And there is the steady state miles miles miles zone 1 athlete. The athlete claiming bragging rights to clocking up the most miles in a week. You know the ones! Training for hours and hours with no speed work or performance workouts to gauge progress. Sitting in zone 1 wasting hours. To enable physiological adaptations in endurance sports, you need to be at a minimum of 60% of MHR (start of zone 2).

Then, when you hit a zone 5 workout, you’ll be fresh and ready to train hard. Polarised training allows this. You should feel excited at the prospect of moving quickly and performing well just before the zone 5 session. If you want to get fitter and faster, everything in the middle (zone 3) is going to slow you down.

Zone 4 workouts tend to be around the anaerobic threshold heart rate which is when you reach approximately 85% of your MHR.

Zone 4 training should consist a total work time of 30-40 mins of the workout. These can be done in intervals or single bouts of exercise.


  • improves speed endurance, anaerobic capacity and threshold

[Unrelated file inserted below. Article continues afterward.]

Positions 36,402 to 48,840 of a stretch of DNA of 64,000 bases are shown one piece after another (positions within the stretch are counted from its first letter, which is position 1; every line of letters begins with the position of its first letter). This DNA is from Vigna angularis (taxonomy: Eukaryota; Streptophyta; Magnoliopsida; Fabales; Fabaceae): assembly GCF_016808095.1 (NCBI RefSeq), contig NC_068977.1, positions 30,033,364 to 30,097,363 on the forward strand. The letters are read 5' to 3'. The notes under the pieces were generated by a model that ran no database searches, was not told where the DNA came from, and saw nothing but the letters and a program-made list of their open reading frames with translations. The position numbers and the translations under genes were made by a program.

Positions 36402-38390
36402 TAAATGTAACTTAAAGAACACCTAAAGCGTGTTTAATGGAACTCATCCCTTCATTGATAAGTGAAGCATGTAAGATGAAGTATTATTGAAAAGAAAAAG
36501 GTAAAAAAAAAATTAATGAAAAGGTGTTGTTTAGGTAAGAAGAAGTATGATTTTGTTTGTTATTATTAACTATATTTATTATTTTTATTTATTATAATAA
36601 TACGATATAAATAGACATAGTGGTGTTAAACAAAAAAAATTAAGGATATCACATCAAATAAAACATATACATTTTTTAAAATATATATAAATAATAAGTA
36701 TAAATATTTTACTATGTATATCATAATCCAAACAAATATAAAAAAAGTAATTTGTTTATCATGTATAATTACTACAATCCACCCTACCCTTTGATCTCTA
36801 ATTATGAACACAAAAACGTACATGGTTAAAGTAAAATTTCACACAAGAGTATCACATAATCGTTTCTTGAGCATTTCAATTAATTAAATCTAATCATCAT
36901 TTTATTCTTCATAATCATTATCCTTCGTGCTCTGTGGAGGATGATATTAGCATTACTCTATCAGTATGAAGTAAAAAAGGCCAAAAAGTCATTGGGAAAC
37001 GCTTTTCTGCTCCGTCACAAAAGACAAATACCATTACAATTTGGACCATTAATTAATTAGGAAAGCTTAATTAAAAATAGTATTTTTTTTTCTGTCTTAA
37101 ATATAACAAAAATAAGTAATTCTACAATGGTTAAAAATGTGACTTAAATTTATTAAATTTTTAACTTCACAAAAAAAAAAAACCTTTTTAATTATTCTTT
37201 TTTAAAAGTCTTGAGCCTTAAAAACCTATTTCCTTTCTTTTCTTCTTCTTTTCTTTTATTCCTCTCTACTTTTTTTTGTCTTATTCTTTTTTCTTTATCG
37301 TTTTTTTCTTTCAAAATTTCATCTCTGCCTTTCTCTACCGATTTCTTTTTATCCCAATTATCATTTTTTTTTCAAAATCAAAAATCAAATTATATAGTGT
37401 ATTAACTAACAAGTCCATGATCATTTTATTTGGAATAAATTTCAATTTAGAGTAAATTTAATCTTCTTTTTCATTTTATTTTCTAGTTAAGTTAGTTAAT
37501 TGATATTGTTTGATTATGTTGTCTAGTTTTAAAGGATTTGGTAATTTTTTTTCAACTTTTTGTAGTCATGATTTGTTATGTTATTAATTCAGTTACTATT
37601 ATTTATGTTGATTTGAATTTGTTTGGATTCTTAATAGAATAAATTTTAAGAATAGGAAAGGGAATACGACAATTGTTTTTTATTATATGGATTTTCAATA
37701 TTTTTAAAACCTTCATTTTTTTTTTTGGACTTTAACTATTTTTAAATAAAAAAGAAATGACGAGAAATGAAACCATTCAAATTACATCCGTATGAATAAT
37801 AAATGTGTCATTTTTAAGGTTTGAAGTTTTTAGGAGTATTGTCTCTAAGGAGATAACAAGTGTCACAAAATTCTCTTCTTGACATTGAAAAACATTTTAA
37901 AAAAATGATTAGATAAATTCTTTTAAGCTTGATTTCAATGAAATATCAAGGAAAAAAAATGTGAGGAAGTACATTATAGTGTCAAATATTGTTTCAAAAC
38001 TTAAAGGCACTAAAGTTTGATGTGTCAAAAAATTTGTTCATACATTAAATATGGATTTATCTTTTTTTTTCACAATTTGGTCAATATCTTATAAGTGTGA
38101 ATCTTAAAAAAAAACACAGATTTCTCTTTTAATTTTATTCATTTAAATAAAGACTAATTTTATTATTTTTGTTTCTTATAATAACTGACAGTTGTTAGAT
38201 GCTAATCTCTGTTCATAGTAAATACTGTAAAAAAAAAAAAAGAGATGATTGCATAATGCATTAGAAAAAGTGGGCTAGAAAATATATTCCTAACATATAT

• improves efficiency of using carbohydrates for energy
  • tolerate higher levels of lactic acid in the blood

The next level is zone 5 which is 90+% of your MHR. This is the top end of endurance exercise. Your total training time will be 15-20 minutes, broken down into intervals with equal rest.  If you’ve been training in zone 3 the day before, you’re going to struggle with zone 5.


  • increase power, speed and endurance
  • improves VO2max (maximal amount of oxygen that can be inhaled and absorbed by the body)
  • lowers blood lactate levels during high intensity exercise
  • increase stroke volume of heart
  • increase mitochondrial enzyme activity


There is room for manoeuvre in the 80/20 rule. You can train at 75/25, 85/15 or 90/10 and still benefit from the polarised programme. It also changes with the training phases of the year and when your peak race is.